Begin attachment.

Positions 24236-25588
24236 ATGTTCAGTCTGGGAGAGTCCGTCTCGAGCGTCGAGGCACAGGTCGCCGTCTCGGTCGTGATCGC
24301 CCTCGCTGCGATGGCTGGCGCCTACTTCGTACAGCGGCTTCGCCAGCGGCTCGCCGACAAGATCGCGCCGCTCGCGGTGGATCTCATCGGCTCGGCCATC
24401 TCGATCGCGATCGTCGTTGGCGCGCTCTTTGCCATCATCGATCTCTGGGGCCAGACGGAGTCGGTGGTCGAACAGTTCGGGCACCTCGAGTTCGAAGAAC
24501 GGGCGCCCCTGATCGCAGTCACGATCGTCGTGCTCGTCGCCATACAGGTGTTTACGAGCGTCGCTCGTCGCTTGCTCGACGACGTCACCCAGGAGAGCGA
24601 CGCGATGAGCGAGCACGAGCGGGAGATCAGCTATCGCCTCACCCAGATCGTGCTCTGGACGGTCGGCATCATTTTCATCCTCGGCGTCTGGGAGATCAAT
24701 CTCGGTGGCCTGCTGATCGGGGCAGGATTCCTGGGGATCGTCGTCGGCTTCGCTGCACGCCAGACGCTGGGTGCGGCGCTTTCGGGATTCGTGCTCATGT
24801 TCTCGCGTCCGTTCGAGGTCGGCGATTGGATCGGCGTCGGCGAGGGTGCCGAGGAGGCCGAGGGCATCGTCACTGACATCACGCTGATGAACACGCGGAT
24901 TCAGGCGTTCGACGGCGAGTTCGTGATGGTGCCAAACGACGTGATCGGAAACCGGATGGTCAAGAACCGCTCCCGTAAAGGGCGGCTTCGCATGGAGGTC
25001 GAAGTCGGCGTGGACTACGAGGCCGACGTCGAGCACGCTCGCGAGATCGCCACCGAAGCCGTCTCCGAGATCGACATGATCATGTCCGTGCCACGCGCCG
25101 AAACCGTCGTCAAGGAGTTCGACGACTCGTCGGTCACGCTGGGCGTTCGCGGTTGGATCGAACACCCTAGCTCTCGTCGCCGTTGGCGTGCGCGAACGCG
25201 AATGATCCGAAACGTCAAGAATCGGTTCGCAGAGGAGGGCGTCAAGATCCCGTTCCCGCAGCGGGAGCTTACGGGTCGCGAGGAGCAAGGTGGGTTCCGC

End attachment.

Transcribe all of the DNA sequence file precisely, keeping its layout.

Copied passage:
Positions 24236-25588
24236 ATGTTCAGTCTGGGAGAGTCCGTCTCGAGCGTCGAGGCACAGGTCGCCGTCTCGGTCGTGATCGC
24301 CCTCGCTGCGATGGCTGGCGCCTACTTCGTACAGCGGCTTCGCCAGCGGCTCGCCGACAAGATCGCGCCGCTCGCGGTGGATCTCATCGGCTCGGCCATC
24401 TCGATCGCGATCGTCGTTGGCGCGCTCTTTGCCATCATCGATCTCTGGGGCCAGACGGAGTCGGTGGTCGAACAGTTCGGGCACCTCGAGTTCGAAGAAC
24501 GGGCGCCCCTGATCGCAGTCACGATCGTCGTGCTCGTCGCCATACAGGTGTTTACGAGCGTCGCTCGTCGCTTGCTCGACGACGTCACCCAGGAGAGCGA
24601 CGCGATGAGCGAGCACGAGCGGGAGATCAGCTATCGCCTCACCCAGATCGTGCTCTGGACGGTCGGCATCATTTTCATCCTCGGCGTCTGGGAGATCAAT
24701 CTCGGTGGCCTGCTGATCGGGGCAGGATTCCTGGGGATCGTCGTCGGCTTCGCTGCACGCCAGACGCTGGGTGCGGCGCTTTCGGGATTCGTGCTCATGT
24801 TCTCGCGTCCGTTCGAGGTCGGCGATTGGATCGGCGTCGGCGAGGGTGCCGAGGAGGCCGAGGGCATCGTCACTGACATCACGCTGATGAACACGCGGAT
24901 TCAGGCGTTCGACGGCGAGTTCGTGATGGTGCCAAACGACGTGATCGGAAACCGGATGGTCAAGAACCGCTCCCGTAAAGGGCGGCTTCGCATGGAGGTC
25001 GAAGTCGGCGTGGACTACGAGGCCGACGTCGAGCACGCTCGCGAGATCGCCACCGAAGCCGTCTCCGAGATCGACATGATCATGTCCGTGCCACGCGCCG
25101 AAACCGTCGTCAAGGAGTTCGACGACTCGTCGGTCACGCTGGGCGTTCGCGGTTGGATCGAACACCCTAGCTCTCGTCGCCGTTGGCGTGCGCGAACGCG
25201 AATGATCCGAAACGTCAAGAATCGGTTCGCAGAGGAGGGCGTCAAGATCCCGTTCCCGCAGCGGGAGCTTACGGGTCGCGAGGAGCAAGGTGGGTTCCGC